SETA Plus investigators Prof. Raphael Rakotozandrindrainy (far right) and Dr. Florian Marks (third from left) with hospital personnel at a healthcare facility in Madagascar.
August 28, 2019 – SEOUL, South Korea – The International Vaccine Institute (IVI) has received additional funds of $4.33 million from the Bill & Melinda Gates Foundation to expand Severe Typhoid in Africa (SETA) Program activities in close alignment with the “Effect of a novel typhoid conjugate vaccine in Africa: a multicenter study in Ghana and the Democratic Republic of the Congo (THECA)” program coordinated by the University of Cambridge. With this SETA Plus supplement, IVI can continue with and strengthen its research on the epidemiological and economic impact of typhoid in Africa to pave the way for future Gavi-supported introductions.
With this supplemental funding, the SETA Program transitions to SETA Plus. In total, the Gates Foundation has invested $13.86M in the SETA program at IVI. “This additional funding highlights both the Gates Foundation’s interest in typhoid control and the critical value of information on typhoid and other Salmonella-related diseases that SETA and the Typhoid Fever Surveillance in Africa Program (TSAP) that preceded it have generated,” says Dr. Jerome Kim, Director General of IVI.
While typhoid is recognized as a public health problem in Asia and Africa, an understanding of severe sequela and economic impact of the disease is lacking, although such understanding is critical to informing vaccination policy and assessing the impact of typhoid vaccination programs. The SETA study, launched in 2015, is a continuation and expansion of data collection from the typhoid fever surveillance network established through TSAP, which evaluated the typhoid burden through standardized surveillance at 13 sites in 10 sub-Saharan African countries. The results have indicated that enteric fever caused by Salmonella Typhi and non-typhoidal Salmonella are significant problems in Africa and that the prevalence of multi-drug resistance may limit appropriate treatment options.
The SETA Plus study will continue to collect standardized data from five sub-Saharan African countries (Ghana, the Democratic Republic of the Congo, Nigeria, Madagascar and Burkina Faso), including additional information on invasive Salmonella infections, such as severe manifestations of the illness and socio-economic burden. “The SETA Plus countries are all eligible to receive Gavi subsidies and discussions are underway with each of their respective governments about the public health benefits of typhoid conjugate vaccine programs,” says Dr. Florian Marks, the SETA Plus and THECA Principal Investigator. “The data generated by SETA Plus will complement global typhoid control measures and will further guide policy and the introduction of typhoid conjugate vaccines in Africa and beyond.”
SETA Plus surveillance and the studies coordinated with the THECA consortium will be closely aligned with related work being conducted by the Typhoid Vaccine Acceleration Consortium (TyVAC). TyVAC is a partnership between the Center for Vaccine Development and Global Health (CVD) at the University of Maryland School of Medicine, the Oxford Vaccine Group at the University of Oxford, and PATH, an international nonprofit organization.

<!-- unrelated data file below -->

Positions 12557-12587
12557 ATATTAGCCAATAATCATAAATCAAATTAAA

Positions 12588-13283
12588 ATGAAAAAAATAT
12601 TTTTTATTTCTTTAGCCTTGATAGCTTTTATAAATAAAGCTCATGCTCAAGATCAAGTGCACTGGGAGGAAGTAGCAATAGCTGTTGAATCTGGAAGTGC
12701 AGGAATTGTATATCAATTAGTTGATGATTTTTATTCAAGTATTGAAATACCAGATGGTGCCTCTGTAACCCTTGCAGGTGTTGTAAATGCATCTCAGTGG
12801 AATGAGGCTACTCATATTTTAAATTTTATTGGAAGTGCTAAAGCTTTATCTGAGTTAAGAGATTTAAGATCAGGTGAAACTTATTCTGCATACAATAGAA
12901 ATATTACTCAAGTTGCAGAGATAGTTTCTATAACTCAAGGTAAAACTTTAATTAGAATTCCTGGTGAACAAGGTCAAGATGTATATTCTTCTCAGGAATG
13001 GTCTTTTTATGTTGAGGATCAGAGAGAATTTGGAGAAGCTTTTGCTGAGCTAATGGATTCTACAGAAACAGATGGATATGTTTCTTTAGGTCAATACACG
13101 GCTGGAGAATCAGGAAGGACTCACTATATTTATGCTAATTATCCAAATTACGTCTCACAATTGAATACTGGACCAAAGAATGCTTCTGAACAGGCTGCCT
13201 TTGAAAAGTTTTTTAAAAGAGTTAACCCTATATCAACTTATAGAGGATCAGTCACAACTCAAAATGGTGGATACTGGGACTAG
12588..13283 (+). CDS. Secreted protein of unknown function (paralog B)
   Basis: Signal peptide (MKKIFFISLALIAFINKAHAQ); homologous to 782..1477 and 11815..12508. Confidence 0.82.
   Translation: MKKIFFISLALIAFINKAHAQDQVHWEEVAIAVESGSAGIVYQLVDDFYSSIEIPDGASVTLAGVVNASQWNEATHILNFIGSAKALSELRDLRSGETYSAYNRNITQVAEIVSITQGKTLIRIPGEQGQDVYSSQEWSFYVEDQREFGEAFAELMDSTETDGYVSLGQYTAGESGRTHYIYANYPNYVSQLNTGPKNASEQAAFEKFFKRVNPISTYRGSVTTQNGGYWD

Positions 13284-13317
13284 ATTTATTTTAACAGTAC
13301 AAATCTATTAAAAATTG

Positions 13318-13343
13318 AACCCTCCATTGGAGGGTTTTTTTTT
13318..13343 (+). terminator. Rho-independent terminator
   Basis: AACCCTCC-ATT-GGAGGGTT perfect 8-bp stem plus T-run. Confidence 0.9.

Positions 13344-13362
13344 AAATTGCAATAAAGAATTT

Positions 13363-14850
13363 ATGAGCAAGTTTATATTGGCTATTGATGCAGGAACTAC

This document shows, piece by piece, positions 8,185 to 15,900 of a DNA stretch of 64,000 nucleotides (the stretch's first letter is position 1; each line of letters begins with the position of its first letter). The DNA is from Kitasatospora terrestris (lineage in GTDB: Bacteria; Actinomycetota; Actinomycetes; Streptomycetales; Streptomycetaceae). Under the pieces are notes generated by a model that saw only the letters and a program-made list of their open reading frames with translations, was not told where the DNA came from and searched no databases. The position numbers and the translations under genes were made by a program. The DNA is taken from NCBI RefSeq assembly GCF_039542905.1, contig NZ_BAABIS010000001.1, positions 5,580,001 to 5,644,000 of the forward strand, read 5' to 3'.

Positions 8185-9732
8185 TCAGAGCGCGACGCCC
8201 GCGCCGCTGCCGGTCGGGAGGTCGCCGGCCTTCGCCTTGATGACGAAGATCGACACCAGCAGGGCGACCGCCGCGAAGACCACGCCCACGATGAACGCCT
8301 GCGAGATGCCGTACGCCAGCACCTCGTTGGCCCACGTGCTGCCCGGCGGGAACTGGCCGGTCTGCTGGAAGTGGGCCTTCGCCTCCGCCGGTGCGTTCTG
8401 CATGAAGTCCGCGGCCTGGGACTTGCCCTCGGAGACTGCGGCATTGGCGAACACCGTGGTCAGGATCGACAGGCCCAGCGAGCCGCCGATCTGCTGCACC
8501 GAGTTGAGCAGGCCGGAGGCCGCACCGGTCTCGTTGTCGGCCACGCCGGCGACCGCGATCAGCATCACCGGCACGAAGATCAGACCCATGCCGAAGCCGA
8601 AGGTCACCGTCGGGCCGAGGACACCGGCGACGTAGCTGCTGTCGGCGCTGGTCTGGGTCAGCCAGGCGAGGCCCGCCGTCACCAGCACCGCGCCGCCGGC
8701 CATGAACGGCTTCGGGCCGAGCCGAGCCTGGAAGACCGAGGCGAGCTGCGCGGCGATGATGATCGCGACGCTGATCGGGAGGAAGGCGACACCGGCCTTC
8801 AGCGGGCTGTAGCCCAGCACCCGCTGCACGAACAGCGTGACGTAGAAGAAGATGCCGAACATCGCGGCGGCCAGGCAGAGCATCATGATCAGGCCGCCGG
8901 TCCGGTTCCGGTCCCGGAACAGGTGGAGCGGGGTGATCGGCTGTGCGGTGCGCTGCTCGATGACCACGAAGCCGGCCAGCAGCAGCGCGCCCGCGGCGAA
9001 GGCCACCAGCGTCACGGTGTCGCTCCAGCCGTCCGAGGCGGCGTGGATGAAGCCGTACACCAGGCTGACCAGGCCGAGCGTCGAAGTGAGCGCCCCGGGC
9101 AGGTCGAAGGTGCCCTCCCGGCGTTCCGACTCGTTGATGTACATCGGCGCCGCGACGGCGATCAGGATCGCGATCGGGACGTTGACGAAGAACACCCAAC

About Typhoid Fever
Typhoid fever is a bacterial disease caused by Salmonella Typhi, which is contracted through oral ingestion of food or drink contaminated by bacteria shed by infected people. It is usually characterized by fever, headache, constipation, and malaise. However, it has few symptoms that reliably distinguish it from other febrile illnesses, which makes it difficult to diagnose and treat. Symptoms range from mild to severe, and can even result in death. Because it is difficult to diagnose typhoid, estimates for annual numbers of typhoid cases and deaths vary, but an estimated 10-20 million get sick from typhoid and 128,000-161,000 die annually, according to the World Health Organization. A new TCV, which provides longer duration of protection and confers protection to children under 2 years of age, was prequalified by the WHO in 2017 for use in children 6 months and older.
About The International Vaccine Institute
The International Vaccine Institute (IVI) is the world’s only international organization devoted exclusively to developing and introducing new and improved vaccines to protect the world’s poorest people, especially children in developing countries. Established in 1997, IVI operates as an independent international organization under a treaty signed by 35 countries and the World Health Organization. The Institute conducts research in more than 30 countries throughout Asia, Africa and Latin America on vaccines against enteric and diarrheal infections, Japanese encephalitis, MERS-CoV, Group A Strep, and Schistosomiasis, and develops new and improved vaccines at its headquarters in Seoul, Republic of Korea. For more information, please visit www.ivi.int
Youngmi Cho, Head of Global Affairs and Communications
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